• coarse sea salt 
      • 5 tablespoons olive oil
      • freshly milled black pepper
    • In a large pot over high heat, combine the potatoes with enough cold water to cover by 2 inches, and bring to a boil.  Reduce the heat to medium-low and add the garlic, rosemary and 1 teaspoon salt.  Simmer, covered for 20-30 minutes, until the potatoes are tender.  Drain, reserving 1/2 cup of the cooking water.  Remove and discard the rosemary.
    • Mash the potatoes well.  Slowly add the oil and beat in with a stiff wire whisk or wooden spoon until fluffy and creamy.  Adjust the consistency with a bit of the reserved water, if necessary.  
    • Add salt and pepper to taste and serve.
  • I'm a big fan of Madhur Jaffrey.  Here's a potato and tomato recipe of hers.  Don't worry about what is classified as a "boiling potato".  Both the red ones from last week or the yellow ones from this week will work well here.  And if you don't have a dry chili from leftover from last year, you can easily substitute one of the jalapenos from this week.  Consider adding a bell pepper, some chunks of squash, eggplant or okra to this dish.  It works well with whatever vegetables you have around.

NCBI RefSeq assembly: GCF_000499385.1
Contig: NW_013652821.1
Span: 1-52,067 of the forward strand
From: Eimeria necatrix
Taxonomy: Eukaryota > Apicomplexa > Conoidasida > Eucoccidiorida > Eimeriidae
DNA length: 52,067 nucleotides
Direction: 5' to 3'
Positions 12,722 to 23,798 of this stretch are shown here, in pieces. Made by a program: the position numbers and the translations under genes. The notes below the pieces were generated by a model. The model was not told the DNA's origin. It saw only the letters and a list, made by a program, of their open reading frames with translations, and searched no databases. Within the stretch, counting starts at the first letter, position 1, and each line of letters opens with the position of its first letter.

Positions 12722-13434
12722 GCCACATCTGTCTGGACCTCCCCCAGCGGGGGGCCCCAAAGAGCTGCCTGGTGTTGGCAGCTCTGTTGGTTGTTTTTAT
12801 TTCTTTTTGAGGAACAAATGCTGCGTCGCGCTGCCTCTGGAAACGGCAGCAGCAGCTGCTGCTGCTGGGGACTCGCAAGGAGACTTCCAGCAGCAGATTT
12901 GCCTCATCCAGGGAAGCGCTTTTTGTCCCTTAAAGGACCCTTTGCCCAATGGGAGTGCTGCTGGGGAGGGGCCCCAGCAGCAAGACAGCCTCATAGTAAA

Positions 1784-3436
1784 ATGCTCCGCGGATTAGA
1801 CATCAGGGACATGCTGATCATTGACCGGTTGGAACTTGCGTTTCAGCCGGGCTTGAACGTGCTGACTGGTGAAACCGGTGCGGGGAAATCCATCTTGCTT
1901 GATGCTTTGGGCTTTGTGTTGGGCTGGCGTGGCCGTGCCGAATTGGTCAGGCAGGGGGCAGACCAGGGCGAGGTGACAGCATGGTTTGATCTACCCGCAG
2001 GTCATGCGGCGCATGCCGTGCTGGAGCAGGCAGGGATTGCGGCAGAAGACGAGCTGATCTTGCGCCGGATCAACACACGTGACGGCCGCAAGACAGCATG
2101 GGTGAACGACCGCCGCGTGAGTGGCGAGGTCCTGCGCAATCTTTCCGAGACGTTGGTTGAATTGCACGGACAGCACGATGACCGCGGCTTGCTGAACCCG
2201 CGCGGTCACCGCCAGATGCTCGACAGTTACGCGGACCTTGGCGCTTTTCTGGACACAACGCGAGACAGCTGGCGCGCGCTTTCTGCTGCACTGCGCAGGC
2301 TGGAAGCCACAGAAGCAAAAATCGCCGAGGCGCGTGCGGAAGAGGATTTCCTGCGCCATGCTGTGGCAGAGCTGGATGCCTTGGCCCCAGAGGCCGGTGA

Coming Soon

  • Lots more tomatoes!
  • Sweet, ripe peppers, probably by week 13
  • More eggplant in the weeks to come
  • The okra field is growing quite well, so if you are an okra fan, get ready.  
  • Red onions are finished, but beginning next week you'll get red shallots.
  • Continuing: garlic, yellow onions, red and yellow potatoes
  • Squash, cucumbers and melons are petering out or finished for a while
  • More chili varieties will continue phasing in
  • Asian pears soon!
  • We are still battling with deer, raccoons, groundhogs and caterpillars to find out who will get the largest corn harvest, but we think we're going to win this one.  Week 13?  Stay tuned...

We've had some nice rains but the heat is even stronger, and soil moisture is dreadfully low.  We'd appreciate a nice, slow, rain.

You guys are wonderful!
Your farmer, Carrie, and the Clagett Farm Team